Parker is so good that with one hand tied behind his back he can create characters that are more memorable than most writers can even when pounding away with both fists. In just a few short pages, he tells us all about Sunny's career as a painter--and about the complicated relationship between her cool policeman father and her irritating pseudo-feminist mother. Parker even makes a direct dig at Spenser (who, before turning to private investigating, had a short and fairly unsuccessful career in the boxing world). When the runaway girl questions Sunny's ability to protect her from dangerous criminals--"you're a girl like me, for crissake, what are you going to do?"--Sunny replies, "It would be nice if I weighed two hundred pounds and used to be a boxer. But I'm not, so we find other ways." Exactly. --Dick Adler --This text refers to an out of print or unavailable edition of this title.

From Publishers Weekly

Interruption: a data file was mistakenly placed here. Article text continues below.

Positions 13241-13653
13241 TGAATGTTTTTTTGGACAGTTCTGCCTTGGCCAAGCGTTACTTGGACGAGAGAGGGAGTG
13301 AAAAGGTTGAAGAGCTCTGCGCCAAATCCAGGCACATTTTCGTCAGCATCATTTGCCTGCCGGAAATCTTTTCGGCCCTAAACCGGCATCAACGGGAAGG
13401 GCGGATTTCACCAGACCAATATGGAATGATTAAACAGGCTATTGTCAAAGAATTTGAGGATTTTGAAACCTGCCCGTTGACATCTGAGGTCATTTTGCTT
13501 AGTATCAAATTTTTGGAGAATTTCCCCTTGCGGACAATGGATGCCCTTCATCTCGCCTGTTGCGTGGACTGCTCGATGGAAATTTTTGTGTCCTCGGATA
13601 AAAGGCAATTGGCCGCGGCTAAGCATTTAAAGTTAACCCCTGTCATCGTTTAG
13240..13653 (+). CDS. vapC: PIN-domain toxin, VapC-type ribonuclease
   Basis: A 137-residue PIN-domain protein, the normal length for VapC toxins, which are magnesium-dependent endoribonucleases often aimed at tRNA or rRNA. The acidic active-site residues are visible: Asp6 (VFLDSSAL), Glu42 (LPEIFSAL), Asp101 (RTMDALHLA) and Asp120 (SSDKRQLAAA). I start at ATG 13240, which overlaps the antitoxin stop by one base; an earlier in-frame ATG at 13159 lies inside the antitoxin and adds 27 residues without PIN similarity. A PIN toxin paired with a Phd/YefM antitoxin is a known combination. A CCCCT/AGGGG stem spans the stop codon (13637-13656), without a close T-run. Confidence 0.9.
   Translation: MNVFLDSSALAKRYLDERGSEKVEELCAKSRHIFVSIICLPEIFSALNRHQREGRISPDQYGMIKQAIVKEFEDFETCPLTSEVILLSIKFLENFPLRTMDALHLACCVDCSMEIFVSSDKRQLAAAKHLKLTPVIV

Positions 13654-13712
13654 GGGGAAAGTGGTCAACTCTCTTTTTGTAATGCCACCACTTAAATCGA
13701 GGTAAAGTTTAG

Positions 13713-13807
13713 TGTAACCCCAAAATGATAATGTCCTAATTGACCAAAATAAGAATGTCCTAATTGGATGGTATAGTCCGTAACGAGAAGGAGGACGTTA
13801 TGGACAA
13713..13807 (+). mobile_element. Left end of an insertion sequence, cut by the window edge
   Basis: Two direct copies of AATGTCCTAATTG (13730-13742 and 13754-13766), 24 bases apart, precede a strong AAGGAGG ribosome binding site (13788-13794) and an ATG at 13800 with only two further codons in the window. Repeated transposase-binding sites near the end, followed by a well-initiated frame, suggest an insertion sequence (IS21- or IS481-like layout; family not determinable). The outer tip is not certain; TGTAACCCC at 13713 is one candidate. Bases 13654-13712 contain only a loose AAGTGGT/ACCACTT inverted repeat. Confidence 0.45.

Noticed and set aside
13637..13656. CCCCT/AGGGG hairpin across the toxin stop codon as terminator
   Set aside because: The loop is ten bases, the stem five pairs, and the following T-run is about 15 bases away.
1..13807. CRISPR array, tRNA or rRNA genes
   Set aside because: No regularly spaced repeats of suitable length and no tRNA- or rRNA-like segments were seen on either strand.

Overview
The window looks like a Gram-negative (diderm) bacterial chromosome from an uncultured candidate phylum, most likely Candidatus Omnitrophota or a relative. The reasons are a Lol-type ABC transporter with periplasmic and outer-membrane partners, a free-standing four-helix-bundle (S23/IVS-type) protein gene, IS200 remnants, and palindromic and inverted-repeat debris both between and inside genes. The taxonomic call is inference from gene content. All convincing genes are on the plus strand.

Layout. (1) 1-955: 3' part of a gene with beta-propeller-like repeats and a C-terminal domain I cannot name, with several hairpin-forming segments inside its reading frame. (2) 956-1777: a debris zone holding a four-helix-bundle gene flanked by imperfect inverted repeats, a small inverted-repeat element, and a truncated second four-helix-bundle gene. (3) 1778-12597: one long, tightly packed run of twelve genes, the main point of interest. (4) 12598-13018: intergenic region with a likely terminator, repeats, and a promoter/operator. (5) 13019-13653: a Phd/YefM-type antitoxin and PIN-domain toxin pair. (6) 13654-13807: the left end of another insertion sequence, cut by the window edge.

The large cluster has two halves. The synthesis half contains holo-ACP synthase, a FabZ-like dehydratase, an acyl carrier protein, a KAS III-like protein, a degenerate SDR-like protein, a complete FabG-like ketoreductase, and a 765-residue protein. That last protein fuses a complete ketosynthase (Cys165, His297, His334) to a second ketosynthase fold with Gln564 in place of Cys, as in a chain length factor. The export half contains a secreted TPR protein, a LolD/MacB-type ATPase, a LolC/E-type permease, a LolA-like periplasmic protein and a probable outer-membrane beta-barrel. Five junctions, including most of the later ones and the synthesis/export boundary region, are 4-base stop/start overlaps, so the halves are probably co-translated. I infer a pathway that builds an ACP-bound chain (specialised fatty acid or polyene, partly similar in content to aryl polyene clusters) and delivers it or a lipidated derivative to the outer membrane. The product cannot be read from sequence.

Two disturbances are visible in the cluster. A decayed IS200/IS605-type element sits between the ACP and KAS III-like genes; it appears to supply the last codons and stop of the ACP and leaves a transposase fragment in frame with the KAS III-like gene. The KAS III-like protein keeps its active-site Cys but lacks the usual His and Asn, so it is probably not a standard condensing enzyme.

After 33 novelsAincluding more than two dozen Spenser mysteriesAbackboned by heros concerned with distinctly male codes of behavior, Parker presents his first female protagonist. She's Sunny Randall, and she's a keeper. In some ways, Sunny is a female Spenser. Like him, she's a former cop, now a Boston PI, quick with a pistol and a quip. She teams with an odd sidekick, Spike, as Spenser teams with Hawk, and she has a significant other, an ex-husband to Spenser's Susan. But Sunny is female, and as she explains in this wonderfully involving and moving novel, that means that she can't rely on the compass of "Be a man" to orient toward life. How to live correctly is this novel's theme, as it is in the best Spenser novels, and to explore that theme Parker borrows situations from those novels. Sunny is hired by a powerful family to find their runaway daughter, Millicent, who, it transpires, is hooking and needs rescuingAlike the girl in Taming a Sea-Horse. Once saved from the streets, Sunny trains Millicent in responsible adult waysAcooking, exerciseAas Spenser trained Paul in Early Autumn. But it's only a minor knock that Parker uses here elements honed in 30 years of writing, for he uses them with consummate skill. Millicent, it happens, witnessed a conspiracy to murder arising from her cold, ambitious parentsAher father aims to be governorAand the Italian mobsters who control them. The mobsters now want her dead, and Sunny, too, if need be. Sunny's fight to save Millicent and herself moves through a wide swath of Boston and its denizens, all etched in Parker's lean and exquisitely cadenced prose. The high suspense is equaled by the emotional power of Sunny's bonding with the damaged girl. A bravura performance, this novel launches what promises to be a series for the ages. BOMC main selection; film rights to Helen Hunt. (Sept.)